Well friends, it happened again.
As many of you may remember from a post you totally read one year ago, birthdays and I have a love/hate relationship.
(You definitely did read that post, right? Of course you did! I know this. But just in case you may have, possibly, accidentally missed it last year, or been in a coma or something then, voila! Here is a link for your convenience: Birthday Lamentations
Go ahead and read it, take your time, I can wait.)
Ok, welcome back! Where were we? Right! Love/Hate:
I love that I was born once. That’s pretty neat. I also love celebrating all of the other birthdays in my life because they are attached to the people in my life that I also love and who are also pretty neat.
I hate the “Happy Birthday” song. I really do. I am humbled by people who care enough to sing to me, and by people who care in general, and by people who feel that I am worth singing about because, dang, I must be loved. But then there’s the whole having to stand still and be stared at and dear God what am I supposed to do with my hands?
There is also this thing where the amazing people I love go out of their way to make me feel special which is beyond sweet and kind and wonderful but also unnecessary because the fact that they are in my life at all is more than enough to make me feel like the luckiest Sun-Circler on the planet. Anything extra feels like I’m taking advantage of their beautiful, generous, and loving hearts and that’s not cool.
And ok FINE I’ll admit that “hate” is a strong word, but the song is creepy. And it demands that I be the center of attention for approximately 17-38 seconds and I’m really not big on the whole “everyone look at me!” thing, so yeah, it’s complicated.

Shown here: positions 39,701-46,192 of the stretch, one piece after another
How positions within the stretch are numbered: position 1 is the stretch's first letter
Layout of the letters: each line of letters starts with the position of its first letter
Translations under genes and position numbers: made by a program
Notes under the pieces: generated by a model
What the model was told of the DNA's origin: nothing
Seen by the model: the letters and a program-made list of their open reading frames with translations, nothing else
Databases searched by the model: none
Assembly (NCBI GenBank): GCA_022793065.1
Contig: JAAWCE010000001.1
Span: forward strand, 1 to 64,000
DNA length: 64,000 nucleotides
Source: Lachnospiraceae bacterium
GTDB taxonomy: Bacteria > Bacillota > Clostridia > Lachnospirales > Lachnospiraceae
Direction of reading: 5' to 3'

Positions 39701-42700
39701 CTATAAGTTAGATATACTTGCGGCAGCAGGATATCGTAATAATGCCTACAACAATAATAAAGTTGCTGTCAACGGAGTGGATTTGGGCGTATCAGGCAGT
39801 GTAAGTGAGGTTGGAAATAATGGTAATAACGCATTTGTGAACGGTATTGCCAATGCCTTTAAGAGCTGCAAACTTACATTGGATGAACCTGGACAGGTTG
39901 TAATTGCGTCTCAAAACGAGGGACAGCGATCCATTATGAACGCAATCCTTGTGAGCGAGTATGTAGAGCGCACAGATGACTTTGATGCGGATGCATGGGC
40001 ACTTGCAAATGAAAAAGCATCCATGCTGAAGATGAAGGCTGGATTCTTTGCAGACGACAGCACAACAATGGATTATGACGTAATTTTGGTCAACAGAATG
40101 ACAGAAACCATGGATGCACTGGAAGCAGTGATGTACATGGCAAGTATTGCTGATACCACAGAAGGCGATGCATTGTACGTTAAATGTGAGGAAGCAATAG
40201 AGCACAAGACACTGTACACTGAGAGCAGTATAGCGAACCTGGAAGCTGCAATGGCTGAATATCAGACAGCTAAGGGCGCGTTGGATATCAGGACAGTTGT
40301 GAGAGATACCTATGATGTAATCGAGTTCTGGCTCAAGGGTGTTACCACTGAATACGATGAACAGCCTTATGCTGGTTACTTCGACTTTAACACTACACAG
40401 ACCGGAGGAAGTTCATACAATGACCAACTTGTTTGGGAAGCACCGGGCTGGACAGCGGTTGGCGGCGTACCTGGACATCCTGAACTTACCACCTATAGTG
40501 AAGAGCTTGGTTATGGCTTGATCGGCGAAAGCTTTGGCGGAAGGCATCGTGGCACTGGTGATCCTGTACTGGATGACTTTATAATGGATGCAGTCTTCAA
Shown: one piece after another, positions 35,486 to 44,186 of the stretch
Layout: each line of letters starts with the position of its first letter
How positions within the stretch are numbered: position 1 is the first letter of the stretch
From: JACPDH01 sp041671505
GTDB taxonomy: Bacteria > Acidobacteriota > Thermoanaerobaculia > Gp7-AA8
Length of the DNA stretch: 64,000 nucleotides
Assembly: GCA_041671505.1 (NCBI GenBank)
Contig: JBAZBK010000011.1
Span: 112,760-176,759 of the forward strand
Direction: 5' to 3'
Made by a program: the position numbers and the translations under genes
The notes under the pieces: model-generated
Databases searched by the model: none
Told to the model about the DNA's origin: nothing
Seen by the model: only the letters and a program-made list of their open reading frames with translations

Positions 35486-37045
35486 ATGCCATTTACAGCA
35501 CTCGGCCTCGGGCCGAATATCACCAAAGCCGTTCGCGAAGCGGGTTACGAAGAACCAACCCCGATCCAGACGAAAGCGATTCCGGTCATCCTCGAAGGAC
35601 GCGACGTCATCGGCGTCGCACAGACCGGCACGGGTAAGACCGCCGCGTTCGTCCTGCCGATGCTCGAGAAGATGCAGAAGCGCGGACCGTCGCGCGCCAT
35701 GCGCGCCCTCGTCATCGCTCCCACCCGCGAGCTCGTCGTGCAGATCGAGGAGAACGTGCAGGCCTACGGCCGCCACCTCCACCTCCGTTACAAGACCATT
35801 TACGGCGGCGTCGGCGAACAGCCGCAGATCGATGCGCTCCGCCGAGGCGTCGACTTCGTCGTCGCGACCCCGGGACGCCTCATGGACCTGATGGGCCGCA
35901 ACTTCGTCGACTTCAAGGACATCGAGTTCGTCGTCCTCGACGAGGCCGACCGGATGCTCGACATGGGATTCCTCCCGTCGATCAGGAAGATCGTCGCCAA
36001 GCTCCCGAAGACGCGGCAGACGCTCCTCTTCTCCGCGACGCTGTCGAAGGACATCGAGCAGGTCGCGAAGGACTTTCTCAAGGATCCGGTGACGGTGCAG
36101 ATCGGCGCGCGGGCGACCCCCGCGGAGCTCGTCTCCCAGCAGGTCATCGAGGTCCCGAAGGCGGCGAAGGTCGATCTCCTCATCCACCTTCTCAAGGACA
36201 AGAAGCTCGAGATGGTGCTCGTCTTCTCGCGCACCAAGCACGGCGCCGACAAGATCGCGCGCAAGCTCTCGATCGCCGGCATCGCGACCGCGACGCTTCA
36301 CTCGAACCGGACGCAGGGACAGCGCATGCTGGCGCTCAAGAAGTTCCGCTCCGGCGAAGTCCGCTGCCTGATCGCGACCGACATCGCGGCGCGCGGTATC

NEVERTHELESS…another birthday is upon us and I must deal with that accordingly …but I don’t really know how to do that so instead, here is an abridged version of my I’m-not-at-all-important-enough-to-use-this-word: provenance.
Aw yeah, I used it anyway.
(pause for dramatic effect)
There was a tornado the day I was born.
Sounds epic, no? Like the beginning of some superhero’s origin story or possibly even the first line in The Curious Case of Benjamin Button…
(Hang on, is that the first line? That was a tsunami or some weird flash flood or something, right? If not please do me a solid and let me know ASAP; I’m really not looking to get sued by Warner Bros. or whoever represents Mr. Fitzgerald these days.)
My mother, having been ushered out of her hospital bed only a few short hours after my birth, cradled me in her arms as some nurse wheeled us out into the hospital hallway while my father likely threatened their lives for making his wife and new-born child do anything at all without his direct consent. (Love you, Dad. Thanks for looking out for me from minute one.)
The tornado wasn’t one of those devastating, “Storm Claims Lives” situations (thank God), nor was it a whimsical “There’s No Place Like Home,” type of deal. It was average, ultimately uneventful and for Mom, Dad and all of the other new parents huddled together in that hospital hallway, I’d be willing to bet it was mostly uncomfortable and more than a little bit awkward.
THUS, MY LEGACY WAS BORN!
I mean, it’s kind of perfect, right?! No doubt someday my epitaph will likely read:
1993 – 2187*
“Mostly uncomfortable and more than a little bit awkward.”